We will be focusing in this panel on art, technology and empathy, on the work of a remarkable artist, Kelly Dobson, who creates and explores apparatuses and spaces that facilitate visceral and social connection among persons and groups that would otherwise be separated.
I am going to introduce this panel with a few comments from the perspective of my own field, peacebuilding and the arts. Then Kelly will offer a presentation on her work, followed by brief responses from the two other panelists, writer and professor of neuroscience, Dr. Alice Flaherty; and sculptor and interdisciplinary scholar Dr. Peggy Reynolds, who will bring into conversation perspectives from their work. The artist and panelists will explore themes that animate their work – issues of empathy; agency; possibilities inherent in technology that can facilitate visceral, somatic, non-narrative connections among people who are divided in space or in belief or allegiance. We will then open the floor for comments, questions, discussion, and reserve a couple of moments to for final reflections from the panelists.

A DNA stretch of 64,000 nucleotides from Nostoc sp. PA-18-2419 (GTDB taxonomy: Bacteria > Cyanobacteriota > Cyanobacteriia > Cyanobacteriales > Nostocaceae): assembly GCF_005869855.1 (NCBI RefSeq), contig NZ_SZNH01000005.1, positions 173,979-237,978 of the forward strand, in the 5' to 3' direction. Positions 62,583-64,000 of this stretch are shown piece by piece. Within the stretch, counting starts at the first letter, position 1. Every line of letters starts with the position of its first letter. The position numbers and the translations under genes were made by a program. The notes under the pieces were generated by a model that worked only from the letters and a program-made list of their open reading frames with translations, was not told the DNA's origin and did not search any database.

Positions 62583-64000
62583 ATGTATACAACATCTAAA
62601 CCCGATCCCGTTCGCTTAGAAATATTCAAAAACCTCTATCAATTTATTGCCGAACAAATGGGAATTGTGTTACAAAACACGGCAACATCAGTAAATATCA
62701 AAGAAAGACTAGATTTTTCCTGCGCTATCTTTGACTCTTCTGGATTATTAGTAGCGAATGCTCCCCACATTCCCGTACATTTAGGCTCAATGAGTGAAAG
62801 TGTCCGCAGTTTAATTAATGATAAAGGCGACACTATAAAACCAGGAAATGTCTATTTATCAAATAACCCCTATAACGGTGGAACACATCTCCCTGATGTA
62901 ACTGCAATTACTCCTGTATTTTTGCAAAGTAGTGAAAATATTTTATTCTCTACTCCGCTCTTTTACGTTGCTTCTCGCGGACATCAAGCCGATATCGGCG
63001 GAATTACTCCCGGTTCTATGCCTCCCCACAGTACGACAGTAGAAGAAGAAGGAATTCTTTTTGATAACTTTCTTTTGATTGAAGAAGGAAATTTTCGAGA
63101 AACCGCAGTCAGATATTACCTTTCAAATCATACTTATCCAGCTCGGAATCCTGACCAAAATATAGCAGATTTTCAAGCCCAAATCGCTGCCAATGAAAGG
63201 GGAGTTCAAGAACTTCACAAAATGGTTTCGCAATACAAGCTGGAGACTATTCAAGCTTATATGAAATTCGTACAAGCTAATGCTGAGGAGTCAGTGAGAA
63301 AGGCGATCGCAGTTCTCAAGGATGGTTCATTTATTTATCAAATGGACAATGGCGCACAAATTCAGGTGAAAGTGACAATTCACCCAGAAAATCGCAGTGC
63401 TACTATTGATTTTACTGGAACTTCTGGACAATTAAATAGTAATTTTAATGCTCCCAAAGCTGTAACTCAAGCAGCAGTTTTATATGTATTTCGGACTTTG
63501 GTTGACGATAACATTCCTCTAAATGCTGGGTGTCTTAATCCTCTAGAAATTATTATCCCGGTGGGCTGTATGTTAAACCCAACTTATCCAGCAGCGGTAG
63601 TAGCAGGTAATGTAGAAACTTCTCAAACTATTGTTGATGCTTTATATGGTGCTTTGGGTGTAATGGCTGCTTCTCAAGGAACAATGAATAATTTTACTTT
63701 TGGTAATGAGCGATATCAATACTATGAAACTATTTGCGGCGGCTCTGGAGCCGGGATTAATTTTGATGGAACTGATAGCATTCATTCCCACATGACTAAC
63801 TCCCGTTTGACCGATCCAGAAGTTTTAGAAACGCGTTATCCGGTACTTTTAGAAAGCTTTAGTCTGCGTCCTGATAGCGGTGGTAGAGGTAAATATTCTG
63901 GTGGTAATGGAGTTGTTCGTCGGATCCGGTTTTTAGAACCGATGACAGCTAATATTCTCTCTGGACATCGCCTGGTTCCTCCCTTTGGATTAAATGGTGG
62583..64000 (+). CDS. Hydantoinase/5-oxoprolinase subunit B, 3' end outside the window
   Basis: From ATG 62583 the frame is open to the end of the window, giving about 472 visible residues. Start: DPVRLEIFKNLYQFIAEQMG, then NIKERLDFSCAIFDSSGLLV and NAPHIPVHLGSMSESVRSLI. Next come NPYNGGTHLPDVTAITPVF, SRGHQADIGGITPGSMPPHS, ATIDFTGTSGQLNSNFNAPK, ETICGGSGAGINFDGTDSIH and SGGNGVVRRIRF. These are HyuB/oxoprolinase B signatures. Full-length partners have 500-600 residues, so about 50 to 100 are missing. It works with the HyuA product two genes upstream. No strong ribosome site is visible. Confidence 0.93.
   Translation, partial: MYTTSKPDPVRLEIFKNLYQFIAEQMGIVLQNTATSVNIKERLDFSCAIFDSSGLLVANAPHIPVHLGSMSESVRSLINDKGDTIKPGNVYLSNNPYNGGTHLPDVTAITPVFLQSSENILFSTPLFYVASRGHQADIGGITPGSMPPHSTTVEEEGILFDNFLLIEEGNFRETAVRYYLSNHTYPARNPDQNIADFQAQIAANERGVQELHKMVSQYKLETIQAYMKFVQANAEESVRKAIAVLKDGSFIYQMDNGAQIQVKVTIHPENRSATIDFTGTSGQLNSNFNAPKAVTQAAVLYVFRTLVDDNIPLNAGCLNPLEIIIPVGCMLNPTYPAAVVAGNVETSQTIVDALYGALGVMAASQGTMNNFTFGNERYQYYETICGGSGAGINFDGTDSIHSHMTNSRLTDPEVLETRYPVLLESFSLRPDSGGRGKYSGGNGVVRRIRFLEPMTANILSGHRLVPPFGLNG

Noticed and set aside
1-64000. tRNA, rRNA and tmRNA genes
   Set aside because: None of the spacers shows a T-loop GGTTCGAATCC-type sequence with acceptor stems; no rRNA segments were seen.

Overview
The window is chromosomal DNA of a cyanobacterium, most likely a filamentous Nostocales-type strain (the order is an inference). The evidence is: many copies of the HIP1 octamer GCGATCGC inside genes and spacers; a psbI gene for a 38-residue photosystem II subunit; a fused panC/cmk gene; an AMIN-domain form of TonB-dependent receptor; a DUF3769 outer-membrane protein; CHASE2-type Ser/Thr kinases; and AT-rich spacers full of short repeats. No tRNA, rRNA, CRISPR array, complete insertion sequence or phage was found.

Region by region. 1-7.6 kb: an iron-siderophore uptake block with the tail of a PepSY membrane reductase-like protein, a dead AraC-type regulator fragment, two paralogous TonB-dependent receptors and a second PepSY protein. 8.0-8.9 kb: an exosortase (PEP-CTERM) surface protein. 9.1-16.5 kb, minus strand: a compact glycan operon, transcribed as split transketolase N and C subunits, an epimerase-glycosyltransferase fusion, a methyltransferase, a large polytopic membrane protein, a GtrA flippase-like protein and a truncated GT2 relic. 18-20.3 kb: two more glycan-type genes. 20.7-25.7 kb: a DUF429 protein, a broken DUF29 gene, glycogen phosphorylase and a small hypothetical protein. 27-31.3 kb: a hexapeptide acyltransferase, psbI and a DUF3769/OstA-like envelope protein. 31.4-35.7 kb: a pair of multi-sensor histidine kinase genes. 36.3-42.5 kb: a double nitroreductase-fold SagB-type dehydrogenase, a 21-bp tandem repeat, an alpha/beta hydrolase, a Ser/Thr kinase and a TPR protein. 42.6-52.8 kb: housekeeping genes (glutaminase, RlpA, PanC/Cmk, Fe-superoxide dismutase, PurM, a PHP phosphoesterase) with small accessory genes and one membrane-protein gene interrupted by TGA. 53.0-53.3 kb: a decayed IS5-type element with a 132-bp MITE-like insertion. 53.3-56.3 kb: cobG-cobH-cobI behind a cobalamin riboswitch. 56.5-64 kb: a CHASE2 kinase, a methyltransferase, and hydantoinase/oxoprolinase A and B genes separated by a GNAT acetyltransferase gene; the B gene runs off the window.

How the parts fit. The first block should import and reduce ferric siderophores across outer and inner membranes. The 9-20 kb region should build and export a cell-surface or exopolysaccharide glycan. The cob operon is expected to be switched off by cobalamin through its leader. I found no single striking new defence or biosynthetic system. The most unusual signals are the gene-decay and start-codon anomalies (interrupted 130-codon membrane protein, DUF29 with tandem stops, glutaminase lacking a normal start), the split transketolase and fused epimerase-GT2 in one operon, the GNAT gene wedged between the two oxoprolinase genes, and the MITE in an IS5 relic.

Empathy, of course, is a much-studied phenomenon, a concept that has evoked much debate about its meaning. From the perspective of peacebuilding, the capacity to empathize with others can be critical, especially in the efforts at post-violence reconciliation. True reconciliation – that is the true restoration of trust among groups of people after periods of alienation, slavery, occupation, apartheid, economic exploitation, etc. –appears to depend upon the ability of people to empathize with the suffering of “the other” – including those others who may have caused harm to one’s own people. Facilitating this empathy – and balancing it with other aspects of reconciliation – justice seeking, for instance – is one of the great challenges of peacebuilding practice.